. Fed. R. Civ. P. 72(b) also directs that the Court must only make a de novo determination of those portions of the report and recommendation to which specific written objection has been made. Johnson v. Zema Sys. Corp., 170 F.3d 734, 739 (7th Cir. 1999). If no objection or only a partial objection is made, the Court reviews those unobjected portions for clear error. Id. In addition, failure to file objections with the district court "waives appellate review of both factual and legal questions." Id. Under the clear error standard, the Court can only overturn a Magistrate Judge's ruling if the Court is left with "the definite and firm conviction that a mistake has been made." Weeks v. Samsung Heavy Indus. Co., Ltd., 126 F.3d 926, 943 (7th Cir. 1997).

Here, defendants object to the Report generally in its entirety, with specific focuses on the way the Report described and applied the Illinois Administrative Code (see doc. 38 at 5-7); the analysis of plaintiff showing a likelihood of success on the merits (id. at 7-9); and the finding that the balance of harm weighs in plaintiff's favor (id. at 9-11).


A preliminary injunction is a drastic remedy and should not be granted "unless the movant, by a clear showing, carries the burden of persuasion." Mazurek v. Armstrong, 520 U.S. 968, 972 (1997) (internal quotations omitted). A party seeking a preliminary injunction must demonstrate four factors, of which the first two are a threshold inquiry that if not met, the court's inquiry is over. See Abbot Lab. V. Mead Johnson & Co., 971 F. 2d 6, 11 (7th Cir. 1992). The four factors are: (1) the party is reasonably likely to succeed on the merits; (2) no adequate remedy at law exists and the movant will suffer irreparable harm if the preliminary relief is denied; (3) this irreparable harm, absent injunctive relief, outweighs the irreparable harm the respondent will suffer if the injunction is granted; and (4) the injunction will not harm the public interest. Id. at 11-12. The Court is not convinced that plaintiff has demonstrated a likelihood of success on the merits or that he will suffer from irreparable harm if a preliminary injunction is not granted.

As the Report notes, in the context of a First Amendment case the reasonable likelihood of success factor is "usually the decisive factor," Wisconsin Right to Life, Inc. v. Barland, 751 F.3d 804, 830 (7th Cir. 2014), and this proposition extends to a RLUIPA claim protecting religious rights. See Korte v Sebelius, 735 F.3d 654, 666 (7th Cir. 2013).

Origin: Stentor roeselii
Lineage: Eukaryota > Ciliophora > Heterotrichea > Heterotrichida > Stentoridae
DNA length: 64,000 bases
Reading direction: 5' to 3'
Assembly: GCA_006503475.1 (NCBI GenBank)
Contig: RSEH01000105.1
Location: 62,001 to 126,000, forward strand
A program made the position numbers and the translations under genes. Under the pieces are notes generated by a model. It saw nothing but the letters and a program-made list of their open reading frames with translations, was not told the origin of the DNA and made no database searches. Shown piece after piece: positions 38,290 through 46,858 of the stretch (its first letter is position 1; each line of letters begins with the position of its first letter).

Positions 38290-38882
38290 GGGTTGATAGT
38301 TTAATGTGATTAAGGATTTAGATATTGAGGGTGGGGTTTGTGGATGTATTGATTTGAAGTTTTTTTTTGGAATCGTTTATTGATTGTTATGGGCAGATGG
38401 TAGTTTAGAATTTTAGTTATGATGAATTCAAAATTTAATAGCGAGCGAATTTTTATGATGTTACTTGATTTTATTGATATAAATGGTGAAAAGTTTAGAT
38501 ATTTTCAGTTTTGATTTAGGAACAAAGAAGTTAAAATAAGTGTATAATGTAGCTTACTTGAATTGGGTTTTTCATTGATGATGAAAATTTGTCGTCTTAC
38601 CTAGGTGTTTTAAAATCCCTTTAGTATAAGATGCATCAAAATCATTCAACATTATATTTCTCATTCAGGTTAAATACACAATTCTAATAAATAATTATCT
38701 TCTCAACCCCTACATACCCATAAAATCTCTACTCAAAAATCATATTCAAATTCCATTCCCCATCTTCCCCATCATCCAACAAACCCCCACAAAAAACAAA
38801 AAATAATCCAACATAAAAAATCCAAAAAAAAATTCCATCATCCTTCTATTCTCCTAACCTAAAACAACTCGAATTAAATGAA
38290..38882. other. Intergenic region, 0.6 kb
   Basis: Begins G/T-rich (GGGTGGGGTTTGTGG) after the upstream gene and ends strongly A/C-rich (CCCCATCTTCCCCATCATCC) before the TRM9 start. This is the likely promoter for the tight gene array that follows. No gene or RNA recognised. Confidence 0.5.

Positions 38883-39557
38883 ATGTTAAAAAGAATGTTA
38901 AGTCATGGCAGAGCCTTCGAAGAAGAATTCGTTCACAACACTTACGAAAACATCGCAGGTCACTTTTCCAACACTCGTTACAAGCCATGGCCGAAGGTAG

In his motion, plaintiff has not demonstrated or alleged any irreparable harm - just that he is unhappy with changing operations at Shawnee regarding how many religious services inmates may attend. The Court, sua sponte, also does not find a showing of harm within the record. Despite plaintiff's claims that his personal removal from services not designated for Catholics is a result of his filing a PREA complaint, the Illinois Administrate Code is clear that an inmate is only entitled to attend the religious services/activities of their designated religion or non-denominational services. 20 Ill. Admin. Code § 425.30(f); see also Testimony of Chaplain Sterrett, doc 33, 17:12-21 ("Q. Chaplain, are inmates that are not - - that are designated a certain religion, are they allowed to attend religious services that are not that designation? A. As a general rule, no. It is - - they are allowed to declare their religion. They may attend a chap line or activity that matches that religion. They may attend a nondenomination or interdenominational activity. But if it is an activity for a religion that does not match their denomination they generally may not attend.").

The Report acknowledges that plaintiff did not specify the type of harm he is suffering. See doc. 32 at 6. --------